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Liston B. Ramsey Center for Regional Studies

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147 Bailey St
Mars Hill,NC28754United States

Second floor of Renfro Library.

February 2019

Appalachian Evenings: Stories of the Snowbird Day School

February 21 @ 6:00 pm - 7:00 pm
Liston B. Ramsey Center for Regional Studies, 147 Bailey St
Mars Hill,NC28754United States
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Stories of the Snowbird Day School

ᏚᏗᏱ ᏧᎾᏕᎶᏆᏍᏗᎢ ᎤᏂᏃᎮᎸᏅᎢ (Stories of the Snowbird Day School) The Snowbird Day School evolved from Quaker-led initiatives in the late 19th century to educate young Cherokee Indians living in Tuti yi, a Native community in Western North Carolina. By the early 20th century, the school was administered by the federal government via the Bureau of Indian Affairs, and as with most federally-run schools for Native students, it sought to assimilate Indian youth into white, Anglophone culture. Over the course of…

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Unveiling Our Treasures: Cooperative Marketing and the Changing Industrial Landscape of Early 20th Century Southern Appalachia

February 28 @ 3:30 pm - 4:30 pm
Liston B. Ramsey Center for Regional Studies, 147 Bailey St
Mars Hill,NC28754United States
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Unveiling Our Treasures - Marketing

Join Hart-Melvin Archival Research Fellows Professor Jonathan R. Brown and student Hannah McCormick as they give us a glimpse into life in Southern Appalachia and the changing industrial landscape of the United States. Their research has focused on using early 20th century Southern Appalachia as a case study to explore the impact of cooperative marketing and antitrust exemption. Professor Brown, with support from McCormick, has produced an article that uses real-world examples from US history as an undergraduate introduction to…

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March 2019

Appalachian Evenings: African American Appalachian Community

March 21 @ 6:00 pm - 7:00 pm
Liston B. Ramsey Center for Regional Studies, 147 Bailey St
Mars Hill,NC28754United States
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Appalachian Evenings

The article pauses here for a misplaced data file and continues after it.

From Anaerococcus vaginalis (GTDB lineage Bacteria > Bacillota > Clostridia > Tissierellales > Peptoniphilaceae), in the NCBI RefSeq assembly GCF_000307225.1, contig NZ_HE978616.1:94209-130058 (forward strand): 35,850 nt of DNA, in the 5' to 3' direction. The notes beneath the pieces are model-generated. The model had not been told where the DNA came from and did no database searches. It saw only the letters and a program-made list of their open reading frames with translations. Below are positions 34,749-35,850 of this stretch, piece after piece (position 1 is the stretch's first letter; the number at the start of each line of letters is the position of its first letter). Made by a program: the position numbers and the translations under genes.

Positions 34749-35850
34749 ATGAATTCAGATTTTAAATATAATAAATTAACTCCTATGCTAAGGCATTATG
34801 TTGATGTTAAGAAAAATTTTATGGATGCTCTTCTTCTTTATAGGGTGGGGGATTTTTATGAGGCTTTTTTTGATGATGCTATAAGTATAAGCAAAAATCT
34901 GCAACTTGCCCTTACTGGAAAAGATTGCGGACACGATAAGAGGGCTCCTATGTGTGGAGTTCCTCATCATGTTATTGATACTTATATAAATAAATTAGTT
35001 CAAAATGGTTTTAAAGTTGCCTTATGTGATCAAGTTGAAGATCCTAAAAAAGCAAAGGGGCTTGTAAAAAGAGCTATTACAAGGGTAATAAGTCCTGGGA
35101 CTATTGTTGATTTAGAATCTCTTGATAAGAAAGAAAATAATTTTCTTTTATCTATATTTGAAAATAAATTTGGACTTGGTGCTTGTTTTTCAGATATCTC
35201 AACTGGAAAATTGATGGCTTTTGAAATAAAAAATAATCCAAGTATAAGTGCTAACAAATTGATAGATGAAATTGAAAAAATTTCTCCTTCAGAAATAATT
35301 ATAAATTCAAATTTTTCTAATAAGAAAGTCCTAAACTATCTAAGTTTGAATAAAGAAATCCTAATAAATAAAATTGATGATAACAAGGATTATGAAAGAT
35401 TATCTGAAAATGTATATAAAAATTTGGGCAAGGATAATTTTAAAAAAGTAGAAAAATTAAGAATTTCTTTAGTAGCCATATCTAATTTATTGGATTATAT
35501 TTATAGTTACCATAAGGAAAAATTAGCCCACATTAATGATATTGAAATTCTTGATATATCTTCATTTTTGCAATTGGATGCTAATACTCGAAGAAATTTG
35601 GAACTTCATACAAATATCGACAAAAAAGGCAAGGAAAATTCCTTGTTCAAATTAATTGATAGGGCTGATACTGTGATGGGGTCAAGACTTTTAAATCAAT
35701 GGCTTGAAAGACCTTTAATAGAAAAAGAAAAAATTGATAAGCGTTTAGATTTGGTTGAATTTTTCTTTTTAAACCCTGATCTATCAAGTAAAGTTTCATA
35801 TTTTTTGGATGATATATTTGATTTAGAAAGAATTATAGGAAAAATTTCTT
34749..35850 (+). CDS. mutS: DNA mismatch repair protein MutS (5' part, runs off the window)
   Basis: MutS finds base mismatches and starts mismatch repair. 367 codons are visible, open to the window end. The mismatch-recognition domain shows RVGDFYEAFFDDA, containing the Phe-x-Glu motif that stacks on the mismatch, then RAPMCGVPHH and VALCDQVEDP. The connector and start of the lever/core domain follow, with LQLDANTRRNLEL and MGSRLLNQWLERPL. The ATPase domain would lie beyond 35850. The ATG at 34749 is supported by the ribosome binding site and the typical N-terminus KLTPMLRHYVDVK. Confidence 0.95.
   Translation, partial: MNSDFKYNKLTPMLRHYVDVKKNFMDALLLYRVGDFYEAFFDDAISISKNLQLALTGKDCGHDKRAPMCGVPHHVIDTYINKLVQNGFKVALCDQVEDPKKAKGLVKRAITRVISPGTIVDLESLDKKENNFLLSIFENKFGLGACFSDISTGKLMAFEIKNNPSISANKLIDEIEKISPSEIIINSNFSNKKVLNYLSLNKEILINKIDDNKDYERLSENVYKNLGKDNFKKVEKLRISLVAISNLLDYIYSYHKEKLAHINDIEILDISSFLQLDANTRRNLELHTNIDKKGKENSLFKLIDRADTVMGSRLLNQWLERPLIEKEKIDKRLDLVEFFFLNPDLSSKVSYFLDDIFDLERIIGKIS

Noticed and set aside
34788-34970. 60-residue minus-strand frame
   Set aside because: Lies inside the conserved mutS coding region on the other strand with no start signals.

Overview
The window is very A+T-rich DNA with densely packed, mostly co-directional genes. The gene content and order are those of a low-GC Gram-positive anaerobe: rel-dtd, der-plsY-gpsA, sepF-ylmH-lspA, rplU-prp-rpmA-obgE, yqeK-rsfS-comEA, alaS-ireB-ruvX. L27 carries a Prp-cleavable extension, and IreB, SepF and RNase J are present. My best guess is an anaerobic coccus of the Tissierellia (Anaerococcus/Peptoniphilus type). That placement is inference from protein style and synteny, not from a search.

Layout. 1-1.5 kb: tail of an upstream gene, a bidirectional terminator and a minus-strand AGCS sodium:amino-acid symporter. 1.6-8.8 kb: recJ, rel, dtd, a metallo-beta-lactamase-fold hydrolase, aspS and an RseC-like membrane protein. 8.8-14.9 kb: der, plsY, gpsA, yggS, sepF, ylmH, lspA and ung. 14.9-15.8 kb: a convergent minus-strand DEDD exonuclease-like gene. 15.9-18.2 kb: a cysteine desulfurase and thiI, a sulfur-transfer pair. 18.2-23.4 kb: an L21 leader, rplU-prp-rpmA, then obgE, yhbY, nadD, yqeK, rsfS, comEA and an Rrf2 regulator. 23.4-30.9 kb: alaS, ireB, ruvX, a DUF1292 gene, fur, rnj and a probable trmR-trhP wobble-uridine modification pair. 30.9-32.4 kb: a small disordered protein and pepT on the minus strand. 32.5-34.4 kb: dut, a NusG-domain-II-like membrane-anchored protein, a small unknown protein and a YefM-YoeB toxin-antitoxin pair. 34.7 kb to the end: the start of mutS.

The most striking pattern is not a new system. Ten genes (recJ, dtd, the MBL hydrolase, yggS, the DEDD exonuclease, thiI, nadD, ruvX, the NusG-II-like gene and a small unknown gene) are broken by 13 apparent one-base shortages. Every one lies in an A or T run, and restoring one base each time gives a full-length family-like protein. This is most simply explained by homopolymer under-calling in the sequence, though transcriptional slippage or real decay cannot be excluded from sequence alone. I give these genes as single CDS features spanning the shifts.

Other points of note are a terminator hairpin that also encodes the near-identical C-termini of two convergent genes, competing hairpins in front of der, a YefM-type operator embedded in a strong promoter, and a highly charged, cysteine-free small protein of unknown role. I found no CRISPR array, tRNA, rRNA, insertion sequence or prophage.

Liberia, South Carolina: an African American Appalachian community The talk presents the story of a community of African Americans in northern Pickens County, South Carolina. Descendants of freed slaves obtaining land in 1865, the community persists largely through the efforts of Mable Owens Clarke, the family matriarch. The story chronicles five generations of the Owens family and their neighbors, describing their struggles through slavery, Reconstruction, the Jim Crow era, and the desegregation of the state. By using ethnographic interviews and…

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April 2019

Appalachian Evenings: Cherokee Arts and Crafts

April 4 @ 6:00 pm - 7:00 pm
Liston B. Ramsey Center for Regional Studies, 147 Bailey St
Mars Hill,NC28754United States
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The Evolution of Cherokee Arts and Crafts Tonya E. Carroll will talk about the evolution of Cherokee arts and crafts and the history of Qualla arts and crafts in conjunction with the Ramsey Center’s display of Qualla Arts & Crafts Mutual: Tradition & Innovation (on loan from Western Carolina University’s Mountain Heritage Center). Qualla Arts & Crafts Mutual, Inc., was founded in Cherokee, NC, in 1946, and is the oldest Native American artists’ cooperative in the United States. The legendary…

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Shiloh: A Historic African American Community in Asheville

April 15 @ 3:30 pm - 4:30 pm
Liston B. Ramsey Center for Regional Studies, 147 Bailey St
Mars Hill,NC28754United States
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Shiloh

Shiloh: A Historic African American Community in Asheville Around Here: Anita White-Carter and Bobbette Kilgore Mays The Shiloh Community, originally established circa 1865-1870, is one of the oldest continuously inhabited African American communities in the Asheville Area.  This talk will explore the community’s origins on a small parcel of land in the area of present day Biltmore Estate and its relocation in 1889 to the current location in South Asheville. The talk will also focus on Shiloh’s relationship to the…

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